Bourek is a delightful film, intelligently written and visually stunning. It manages to be both a modern-day fairy-tale and a timeless glimpse at mythological figures washed up on the island of Time itself. It's also a commentary on how best to cultivate our gardens far from the crosswinds of globalization where man is a wolf to man. The cinematography is extraordinary (cerulean blues, glistening light, every color shot with visible wonder) and the acting of the lead Katerina Misichroni, aerial and soulful, as well as the marvelous Al Nazemian (who plays a hilarious risen-from-the-sea, Yeats-reciting Libyan refugee) are simply unforgettable. Mr Nazemian's arrival on Khronos is the highlight of the film, and both its mythic and comedic apex. All in all this is a world one dreams to visit time and time again, both for the sheer pleasure of re-encountering Misichroni's and Nazemian's exquisite faces, and for the very lush sensual (and gastronomic) pleasure the movie conjures with such style and comic bravado.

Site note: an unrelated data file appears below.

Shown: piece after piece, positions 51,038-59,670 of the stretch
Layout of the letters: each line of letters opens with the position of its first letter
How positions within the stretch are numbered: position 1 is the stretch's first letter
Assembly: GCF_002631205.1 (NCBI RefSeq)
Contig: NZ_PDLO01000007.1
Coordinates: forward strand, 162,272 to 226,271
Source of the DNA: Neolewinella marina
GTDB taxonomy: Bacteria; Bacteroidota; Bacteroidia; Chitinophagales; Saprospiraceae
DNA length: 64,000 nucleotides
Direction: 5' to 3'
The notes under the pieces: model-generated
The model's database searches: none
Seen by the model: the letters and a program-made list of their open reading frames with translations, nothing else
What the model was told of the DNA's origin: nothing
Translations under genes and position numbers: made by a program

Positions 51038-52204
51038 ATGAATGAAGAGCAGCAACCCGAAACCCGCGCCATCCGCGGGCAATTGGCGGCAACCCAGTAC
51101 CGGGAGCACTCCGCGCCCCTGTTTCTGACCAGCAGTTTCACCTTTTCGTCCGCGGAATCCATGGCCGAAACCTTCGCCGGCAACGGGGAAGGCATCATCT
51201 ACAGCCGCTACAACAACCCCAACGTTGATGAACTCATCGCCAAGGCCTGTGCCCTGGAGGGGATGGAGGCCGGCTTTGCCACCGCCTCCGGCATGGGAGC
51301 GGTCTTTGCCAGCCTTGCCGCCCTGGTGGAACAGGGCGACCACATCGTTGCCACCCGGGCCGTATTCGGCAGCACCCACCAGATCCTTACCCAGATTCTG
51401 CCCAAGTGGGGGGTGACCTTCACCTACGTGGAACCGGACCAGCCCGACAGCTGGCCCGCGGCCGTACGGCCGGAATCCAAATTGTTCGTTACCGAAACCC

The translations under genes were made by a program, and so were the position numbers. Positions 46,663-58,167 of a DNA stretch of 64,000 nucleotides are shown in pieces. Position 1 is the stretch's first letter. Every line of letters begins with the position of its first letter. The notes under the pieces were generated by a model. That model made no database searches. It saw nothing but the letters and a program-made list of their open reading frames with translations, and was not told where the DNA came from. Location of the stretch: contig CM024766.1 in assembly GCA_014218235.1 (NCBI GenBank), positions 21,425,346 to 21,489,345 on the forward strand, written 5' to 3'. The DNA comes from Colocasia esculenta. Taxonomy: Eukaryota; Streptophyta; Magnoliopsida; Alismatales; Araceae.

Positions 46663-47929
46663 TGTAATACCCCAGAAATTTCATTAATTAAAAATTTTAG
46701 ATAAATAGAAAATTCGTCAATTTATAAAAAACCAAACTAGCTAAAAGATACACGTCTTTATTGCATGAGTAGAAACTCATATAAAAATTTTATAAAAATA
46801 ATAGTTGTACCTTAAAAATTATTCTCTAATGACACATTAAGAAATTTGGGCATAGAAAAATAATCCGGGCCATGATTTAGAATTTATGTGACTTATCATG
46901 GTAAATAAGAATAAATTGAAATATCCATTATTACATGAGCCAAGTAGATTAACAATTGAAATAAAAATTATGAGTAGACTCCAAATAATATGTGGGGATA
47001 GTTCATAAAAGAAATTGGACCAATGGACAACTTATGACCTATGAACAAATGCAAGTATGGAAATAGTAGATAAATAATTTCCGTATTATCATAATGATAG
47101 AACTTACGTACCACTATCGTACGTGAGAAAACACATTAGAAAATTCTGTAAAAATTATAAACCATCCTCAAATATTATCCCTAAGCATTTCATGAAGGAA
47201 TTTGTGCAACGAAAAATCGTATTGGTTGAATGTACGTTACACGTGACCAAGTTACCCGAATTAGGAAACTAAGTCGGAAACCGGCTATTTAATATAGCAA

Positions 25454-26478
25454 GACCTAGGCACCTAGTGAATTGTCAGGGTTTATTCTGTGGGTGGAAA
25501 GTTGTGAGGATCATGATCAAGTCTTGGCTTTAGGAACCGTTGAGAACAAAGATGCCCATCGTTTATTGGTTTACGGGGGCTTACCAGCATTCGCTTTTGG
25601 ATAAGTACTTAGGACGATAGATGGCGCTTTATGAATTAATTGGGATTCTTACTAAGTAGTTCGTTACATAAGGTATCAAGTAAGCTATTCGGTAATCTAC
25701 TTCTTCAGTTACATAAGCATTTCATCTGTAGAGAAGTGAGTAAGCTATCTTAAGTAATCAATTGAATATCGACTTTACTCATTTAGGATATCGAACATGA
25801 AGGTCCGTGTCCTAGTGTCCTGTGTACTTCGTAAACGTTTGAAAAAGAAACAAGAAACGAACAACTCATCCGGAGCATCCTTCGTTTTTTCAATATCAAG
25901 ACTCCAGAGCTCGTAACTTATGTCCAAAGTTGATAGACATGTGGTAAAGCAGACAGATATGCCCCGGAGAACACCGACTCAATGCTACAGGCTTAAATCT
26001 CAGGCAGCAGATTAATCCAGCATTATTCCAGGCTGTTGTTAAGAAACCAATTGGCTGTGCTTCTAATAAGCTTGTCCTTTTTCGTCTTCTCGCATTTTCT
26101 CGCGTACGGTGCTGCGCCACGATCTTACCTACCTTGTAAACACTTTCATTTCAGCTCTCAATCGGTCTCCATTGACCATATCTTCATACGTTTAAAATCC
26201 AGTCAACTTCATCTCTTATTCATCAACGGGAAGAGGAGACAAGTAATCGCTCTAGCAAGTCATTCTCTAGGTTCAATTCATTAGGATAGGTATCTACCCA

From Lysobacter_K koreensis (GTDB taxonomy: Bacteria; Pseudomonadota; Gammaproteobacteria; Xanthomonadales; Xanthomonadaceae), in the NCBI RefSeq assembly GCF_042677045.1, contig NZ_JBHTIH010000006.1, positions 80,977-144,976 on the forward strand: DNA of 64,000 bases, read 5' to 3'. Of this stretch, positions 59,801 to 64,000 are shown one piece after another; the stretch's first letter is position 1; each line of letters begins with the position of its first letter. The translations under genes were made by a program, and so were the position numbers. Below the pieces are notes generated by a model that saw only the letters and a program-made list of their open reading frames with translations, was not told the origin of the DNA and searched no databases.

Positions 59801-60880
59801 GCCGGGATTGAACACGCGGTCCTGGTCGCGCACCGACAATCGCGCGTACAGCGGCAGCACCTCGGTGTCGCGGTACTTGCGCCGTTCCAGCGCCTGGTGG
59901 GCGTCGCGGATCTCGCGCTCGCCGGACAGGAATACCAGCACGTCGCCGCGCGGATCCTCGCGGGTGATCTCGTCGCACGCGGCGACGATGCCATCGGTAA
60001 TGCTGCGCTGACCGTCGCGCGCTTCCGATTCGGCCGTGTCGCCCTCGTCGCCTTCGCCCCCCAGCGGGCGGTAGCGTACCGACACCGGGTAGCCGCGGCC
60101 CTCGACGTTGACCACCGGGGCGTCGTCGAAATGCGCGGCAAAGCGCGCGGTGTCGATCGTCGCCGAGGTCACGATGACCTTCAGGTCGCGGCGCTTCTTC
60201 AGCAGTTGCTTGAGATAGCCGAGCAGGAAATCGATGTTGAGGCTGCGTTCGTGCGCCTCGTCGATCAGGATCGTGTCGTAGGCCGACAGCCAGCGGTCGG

In this humanistic comedy, set against the backdrop of economic crises and bad news, an extravagant international cast of characters meet, fight, and fall in love, while hiding from the end of the world and other calamities on the tiny Greek island of Khronos. Each one of them discovers something or someone that gives new meaning to their lives, helped in no small part by the food they share, especially the Mediterranean pastry Bourek.
Uploaded By: FREEMAN
February 08, 2019 at 02:11 AM